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August 23, 2012
Do Firms Have Pricing Power?
Here's a question every policymaker would like to know the answer to: How much slack is there in the economy? You know the drill: If there's lots of slack, firms have little power to pass cost increases on to customers. But as the economy approaches full employment, the pricing power of firms strengthens, and cost pressures get more readily passed along. The problem is, there doesn't seem to be any practical consensus about the amount of slack in our economy. To paraphrase a well-known adage widely attributed to Nobel Laureate Ronald Coase, we've been torturing the Phillips Curve, but it isn't talking.
We wondered if businesses might be in a better position to say what kind of pricing power they have. So this month we asked our Business Inflation Panel to weigh in on how they might adjust their prices in the face of a hypothetical, unanticipated increase in costs. Not knowing what kind of cost pressure a firm might respond to, we randomly sorted our panel into two groups—one given a 2 percent cost-increase scenario, and one given a 6 percent cost-increase scenario. Here's what we learned:
On average, firms faced with the 2 percent cost increase were likely to pass about 1.3 percentage points (or 66 percent) to their customers. In the portion of our panel considering the 6 percent cost increase, the average impact on customer prices was 3.8 percentage points (or about 63 percent of the cost increase). So in the aggregate, firms think they can pass about two-thirds of any cost increase through to prices, and that belief holds roughly true whether the cost increase is relatively modest or somewhat large.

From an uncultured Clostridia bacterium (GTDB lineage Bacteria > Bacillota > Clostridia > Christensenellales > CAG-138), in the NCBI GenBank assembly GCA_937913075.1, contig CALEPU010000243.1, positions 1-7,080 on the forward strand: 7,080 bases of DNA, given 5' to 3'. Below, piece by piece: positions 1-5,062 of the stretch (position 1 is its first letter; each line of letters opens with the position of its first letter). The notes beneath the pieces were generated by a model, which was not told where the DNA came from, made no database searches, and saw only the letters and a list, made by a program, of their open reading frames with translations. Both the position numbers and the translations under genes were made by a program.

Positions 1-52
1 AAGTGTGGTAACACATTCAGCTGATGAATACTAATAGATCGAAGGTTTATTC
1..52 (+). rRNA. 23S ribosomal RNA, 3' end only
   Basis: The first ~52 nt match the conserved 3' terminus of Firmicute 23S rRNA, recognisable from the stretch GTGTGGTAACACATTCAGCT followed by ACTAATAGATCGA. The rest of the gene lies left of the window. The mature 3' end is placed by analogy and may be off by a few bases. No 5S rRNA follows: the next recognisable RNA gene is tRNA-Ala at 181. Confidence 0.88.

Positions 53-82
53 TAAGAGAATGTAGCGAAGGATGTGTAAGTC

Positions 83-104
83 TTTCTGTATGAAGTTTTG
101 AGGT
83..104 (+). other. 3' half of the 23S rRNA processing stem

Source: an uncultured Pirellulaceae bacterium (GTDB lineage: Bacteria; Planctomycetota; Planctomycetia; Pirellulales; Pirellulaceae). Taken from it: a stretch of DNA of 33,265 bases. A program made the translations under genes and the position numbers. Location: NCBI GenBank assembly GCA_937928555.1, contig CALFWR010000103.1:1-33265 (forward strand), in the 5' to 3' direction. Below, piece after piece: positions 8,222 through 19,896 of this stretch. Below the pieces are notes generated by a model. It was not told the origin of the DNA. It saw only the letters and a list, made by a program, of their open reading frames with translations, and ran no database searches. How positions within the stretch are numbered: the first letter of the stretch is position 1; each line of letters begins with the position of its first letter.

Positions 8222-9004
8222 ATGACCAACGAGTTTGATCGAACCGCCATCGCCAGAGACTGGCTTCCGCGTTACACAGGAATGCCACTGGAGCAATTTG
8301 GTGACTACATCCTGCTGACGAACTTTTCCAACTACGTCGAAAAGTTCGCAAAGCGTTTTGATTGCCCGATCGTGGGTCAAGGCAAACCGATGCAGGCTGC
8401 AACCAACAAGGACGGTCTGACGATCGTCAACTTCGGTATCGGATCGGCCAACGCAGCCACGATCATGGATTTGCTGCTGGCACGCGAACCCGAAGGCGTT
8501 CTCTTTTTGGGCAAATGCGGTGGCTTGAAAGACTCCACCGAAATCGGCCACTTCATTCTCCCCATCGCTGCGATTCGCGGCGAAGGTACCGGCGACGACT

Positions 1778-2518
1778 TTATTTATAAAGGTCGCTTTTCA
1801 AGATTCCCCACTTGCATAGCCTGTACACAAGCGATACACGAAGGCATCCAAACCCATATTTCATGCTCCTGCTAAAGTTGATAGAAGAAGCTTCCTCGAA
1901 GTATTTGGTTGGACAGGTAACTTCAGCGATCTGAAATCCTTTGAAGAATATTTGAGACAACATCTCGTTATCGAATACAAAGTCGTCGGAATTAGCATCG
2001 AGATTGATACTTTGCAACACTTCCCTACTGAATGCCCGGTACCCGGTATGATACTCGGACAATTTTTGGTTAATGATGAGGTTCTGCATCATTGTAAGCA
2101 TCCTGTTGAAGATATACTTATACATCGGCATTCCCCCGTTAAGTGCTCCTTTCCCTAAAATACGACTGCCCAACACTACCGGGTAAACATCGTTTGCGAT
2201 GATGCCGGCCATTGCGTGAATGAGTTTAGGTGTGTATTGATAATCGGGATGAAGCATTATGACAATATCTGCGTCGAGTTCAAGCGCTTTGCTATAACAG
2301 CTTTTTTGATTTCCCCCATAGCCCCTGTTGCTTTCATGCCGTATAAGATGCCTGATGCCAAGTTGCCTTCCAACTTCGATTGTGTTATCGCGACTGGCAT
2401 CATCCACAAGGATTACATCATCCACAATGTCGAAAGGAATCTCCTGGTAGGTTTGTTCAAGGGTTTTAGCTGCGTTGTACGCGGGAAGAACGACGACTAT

We asked a similar question of our panel last October, but the responses we got then indicated that firms held a more conservative view of their pricing power.
Of the firms facing the 2 percent cost-hike scenario last October, only 31 percent said they would pass along most of the cost on to their customers, compared with the 53 percent that said they would do so today (see the chart above).
Likewise, of the panelists asked to consider a 6 percent cost increase, only 37 percent said they would pass most of the increase on to customers last October, compared with 60 percent who said they would do so today (see chart above).
What's behind the reported increase in firms' pricing power since October? Well, we'd be speculating on that point, but one thing that's changed since October is that a smaller proportion of firms are reporting sales levels “less than normal” (54 percent compared with 64 percent in October). Said another way, firms, in the aggregate are reporting less slack today than they were ten months ago—a finding that aligns with recent results from the NFIB small business survey showing a decrease in the percentage of firms that consider poor sales to be the primary issue they face.
Comparisons across industry groups also suggest that slack may be influencing firms' reported pricing power. Retailers, for example, say they would pass through about 75 percent of a cost increase to their customers, compared with only 64 percent for manufacturers and 60 percent for other firms. At the same time, retailers are reporting that sales and price margins are closer to normal—a sign that their perception of “slack” is not as great as other firms.
Does the analysis above indicate that firms are running out of slack? Sorry, but we can't quite go that far on the basis of these two surveys. But one thing seems clear—while our panel of businesses says sales levels are still below normal, sales and pricing power are better today than they were last October.
By Mike Bryan, vice president and senior economist;
Laurel Graefe, economic policy analysis specialist;
Nicholas Parker, economic research analyst; and
Kate Rees, economic research analyst, all with the Atlanta Fed
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